Key developments on July 26:
- Ukraine downs 36 Russian missiles on July 26
- Ukrainian pilots to receive F-16 training in Denmark, Romania
- Black Sea security discussed at the NATO-Ukraine Council meeting
- Ukraine continues advancing in Donetsk Oblast
- Ukraine receives additional air defense, allocates $1 billion for drone production
Air defense downed 36 missiles Russia fired at Ukraine on July 26, the Air Force reported. Among them were 33 Kh-101/Kh-555 and three Kalibr cruise missiles.
The Air Force's spokesperson Yuri Ihnat said missiles were shot down over Kyiv, Kharkiv, and Dnipropetrovsk oblasts. Explosions were also reported in Khmelnytskyi Oblast.
There have been no reports of casualties yet.
According to the Air Force, Russian troops fired 36 Kh-101/Kh-555 cruise missiles from eight Tu-95 bombers from the direction of the Caspian Sea at around 5 p.m.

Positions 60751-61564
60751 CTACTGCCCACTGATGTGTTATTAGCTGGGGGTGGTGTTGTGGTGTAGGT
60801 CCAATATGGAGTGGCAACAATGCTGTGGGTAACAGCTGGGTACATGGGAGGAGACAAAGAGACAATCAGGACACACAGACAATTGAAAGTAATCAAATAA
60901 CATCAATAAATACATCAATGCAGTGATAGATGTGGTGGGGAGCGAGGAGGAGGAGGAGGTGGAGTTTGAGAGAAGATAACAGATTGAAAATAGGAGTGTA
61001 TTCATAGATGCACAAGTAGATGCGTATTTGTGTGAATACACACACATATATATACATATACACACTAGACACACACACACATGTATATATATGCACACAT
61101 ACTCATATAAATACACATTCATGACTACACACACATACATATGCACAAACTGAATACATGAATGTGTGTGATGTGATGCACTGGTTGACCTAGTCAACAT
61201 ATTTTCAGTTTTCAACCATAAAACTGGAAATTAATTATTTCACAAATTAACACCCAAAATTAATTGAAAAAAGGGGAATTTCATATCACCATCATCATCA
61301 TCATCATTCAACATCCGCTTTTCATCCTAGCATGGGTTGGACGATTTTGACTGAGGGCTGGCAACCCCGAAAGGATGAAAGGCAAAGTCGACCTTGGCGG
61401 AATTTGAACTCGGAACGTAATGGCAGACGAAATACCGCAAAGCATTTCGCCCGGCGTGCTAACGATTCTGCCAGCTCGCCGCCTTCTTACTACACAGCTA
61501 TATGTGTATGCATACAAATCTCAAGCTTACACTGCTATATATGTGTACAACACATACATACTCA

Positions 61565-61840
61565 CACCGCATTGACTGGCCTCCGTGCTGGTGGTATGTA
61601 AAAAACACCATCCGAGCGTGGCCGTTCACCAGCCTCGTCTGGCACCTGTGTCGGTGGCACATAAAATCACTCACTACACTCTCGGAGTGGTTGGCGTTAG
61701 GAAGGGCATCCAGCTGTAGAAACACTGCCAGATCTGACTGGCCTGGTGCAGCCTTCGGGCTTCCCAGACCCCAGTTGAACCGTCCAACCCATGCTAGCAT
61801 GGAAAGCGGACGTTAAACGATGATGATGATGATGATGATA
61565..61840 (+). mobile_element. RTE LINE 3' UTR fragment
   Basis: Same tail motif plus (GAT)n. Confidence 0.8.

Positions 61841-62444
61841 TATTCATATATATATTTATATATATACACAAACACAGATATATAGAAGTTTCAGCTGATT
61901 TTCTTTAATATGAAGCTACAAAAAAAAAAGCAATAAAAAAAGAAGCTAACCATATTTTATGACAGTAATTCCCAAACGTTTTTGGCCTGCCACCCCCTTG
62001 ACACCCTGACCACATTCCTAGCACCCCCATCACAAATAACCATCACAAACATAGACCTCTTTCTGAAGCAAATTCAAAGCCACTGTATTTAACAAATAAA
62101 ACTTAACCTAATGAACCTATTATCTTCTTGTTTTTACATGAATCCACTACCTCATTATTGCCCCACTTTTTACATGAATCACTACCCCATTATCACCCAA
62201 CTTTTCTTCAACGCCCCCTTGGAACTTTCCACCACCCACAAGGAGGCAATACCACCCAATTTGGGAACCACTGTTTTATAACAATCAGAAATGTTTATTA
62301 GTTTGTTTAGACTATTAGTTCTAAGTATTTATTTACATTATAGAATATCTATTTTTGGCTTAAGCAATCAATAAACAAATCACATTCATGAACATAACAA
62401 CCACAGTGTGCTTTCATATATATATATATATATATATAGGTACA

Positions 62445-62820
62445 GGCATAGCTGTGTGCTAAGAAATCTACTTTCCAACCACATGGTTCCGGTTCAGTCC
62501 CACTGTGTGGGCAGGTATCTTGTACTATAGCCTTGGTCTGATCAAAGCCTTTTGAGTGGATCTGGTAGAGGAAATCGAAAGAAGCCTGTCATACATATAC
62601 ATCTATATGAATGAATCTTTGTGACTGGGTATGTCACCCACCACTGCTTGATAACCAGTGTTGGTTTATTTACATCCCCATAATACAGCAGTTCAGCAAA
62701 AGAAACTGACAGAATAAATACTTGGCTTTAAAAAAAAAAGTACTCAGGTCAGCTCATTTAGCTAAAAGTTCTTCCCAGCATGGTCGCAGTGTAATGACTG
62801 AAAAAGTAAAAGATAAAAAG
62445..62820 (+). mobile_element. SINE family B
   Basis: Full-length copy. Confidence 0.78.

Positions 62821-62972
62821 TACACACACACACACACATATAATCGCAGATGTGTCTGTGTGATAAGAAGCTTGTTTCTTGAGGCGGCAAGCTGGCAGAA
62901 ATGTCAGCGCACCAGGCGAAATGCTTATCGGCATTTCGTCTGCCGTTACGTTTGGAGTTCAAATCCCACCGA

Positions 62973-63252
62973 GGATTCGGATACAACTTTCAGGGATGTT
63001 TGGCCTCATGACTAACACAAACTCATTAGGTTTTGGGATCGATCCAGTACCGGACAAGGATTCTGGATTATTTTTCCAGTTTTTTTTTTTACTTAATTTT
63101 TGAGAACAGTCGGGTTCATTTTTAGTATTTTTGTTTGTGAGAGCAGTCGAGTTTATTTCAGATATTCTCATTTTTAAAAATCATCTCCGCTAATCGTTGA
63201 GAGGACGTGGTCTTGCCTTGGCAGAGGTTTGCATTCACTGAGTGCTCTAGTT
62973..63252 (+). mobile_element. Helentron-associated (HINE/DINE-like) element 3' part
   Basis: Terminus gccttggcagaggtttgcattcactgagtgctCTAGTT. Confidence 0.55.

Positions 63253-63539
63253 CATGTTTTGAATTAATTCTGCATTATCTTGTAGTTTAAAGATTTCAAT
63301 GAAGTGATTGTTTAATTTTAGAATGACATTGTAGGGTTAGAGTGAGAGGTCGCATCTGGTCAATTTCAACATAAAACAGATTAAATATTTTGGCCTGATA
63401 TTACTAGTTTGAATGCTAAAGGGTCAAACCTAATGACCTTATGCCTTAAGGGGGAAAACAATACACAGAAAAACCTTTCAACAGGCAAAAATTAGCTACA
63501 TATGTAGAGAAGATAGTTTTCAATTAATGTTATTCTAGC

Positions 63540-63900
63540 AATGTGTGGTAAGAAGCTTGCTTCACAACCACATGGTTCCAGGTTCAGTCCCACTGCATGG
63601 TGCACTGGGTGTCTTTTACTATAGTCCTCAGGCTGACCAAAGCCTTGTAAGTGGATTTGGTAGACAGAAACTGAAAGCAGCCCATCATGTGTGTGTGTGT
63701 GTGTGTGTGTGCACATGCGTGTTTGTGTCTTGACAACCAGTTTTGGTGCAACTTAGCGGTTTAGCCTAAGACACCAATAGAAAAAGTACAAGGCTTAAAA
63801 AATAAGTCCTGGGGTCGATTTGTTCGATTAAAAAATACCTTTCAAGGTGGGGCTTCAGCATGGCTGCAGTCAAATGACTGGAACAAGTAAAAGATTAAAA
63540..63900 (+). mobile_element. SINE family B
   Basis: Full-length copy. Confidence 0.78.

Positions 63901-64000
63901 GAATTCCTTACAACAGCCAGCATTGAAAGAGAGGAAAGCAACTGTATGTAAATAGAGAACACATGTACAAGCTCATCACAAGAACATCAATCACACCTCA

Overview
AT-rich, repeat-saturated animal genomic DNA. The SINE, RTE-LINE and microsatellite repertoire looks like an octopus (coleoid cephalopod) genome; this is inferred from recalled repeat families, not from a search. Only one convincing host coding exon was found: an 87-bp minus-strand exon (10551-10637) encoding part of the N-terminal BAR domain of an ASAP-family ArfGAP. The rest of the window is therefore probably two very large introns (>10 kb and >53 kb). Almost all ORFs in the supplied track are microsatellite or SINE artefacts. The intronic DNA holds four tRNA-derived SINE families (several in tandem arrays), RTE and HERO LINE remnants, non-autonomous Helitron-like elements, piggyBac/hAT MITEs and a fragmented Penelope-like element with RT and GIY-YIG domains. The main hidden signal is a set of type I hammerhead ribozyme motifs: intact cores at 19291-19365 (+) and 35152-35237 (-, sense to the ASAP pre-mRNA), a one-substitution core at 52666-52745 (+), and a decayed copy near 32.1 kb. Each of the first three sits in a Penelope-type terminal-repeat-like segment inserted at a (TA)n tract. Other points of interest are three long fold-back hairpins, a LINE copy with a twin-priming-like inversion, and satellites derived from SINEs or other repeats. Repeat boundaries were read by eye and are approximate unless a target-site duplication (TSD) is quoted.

The nationwide air raid alert followed soon.
"The missiles entered the airspace of Ukraine from the southeastern direction, went west, constantly changing direction of flight," reads the report.
The Air Force also said Russian MiG-31K fighter jets launched four Kh-47 Kinzhal ballistic missiles in the direction of Khmelnytskyi Oblast. The information regarding the Kinzhals is being clarified, the Air Force added.
Three Kalibr missiles launched from the Black Sea were shot down over Vinnytsia Oblast earlier in the day, the Air Force said.
Ihnat said some of the missiles targeted the Starokostiantyniv District in Khmelnytskyi Oblast.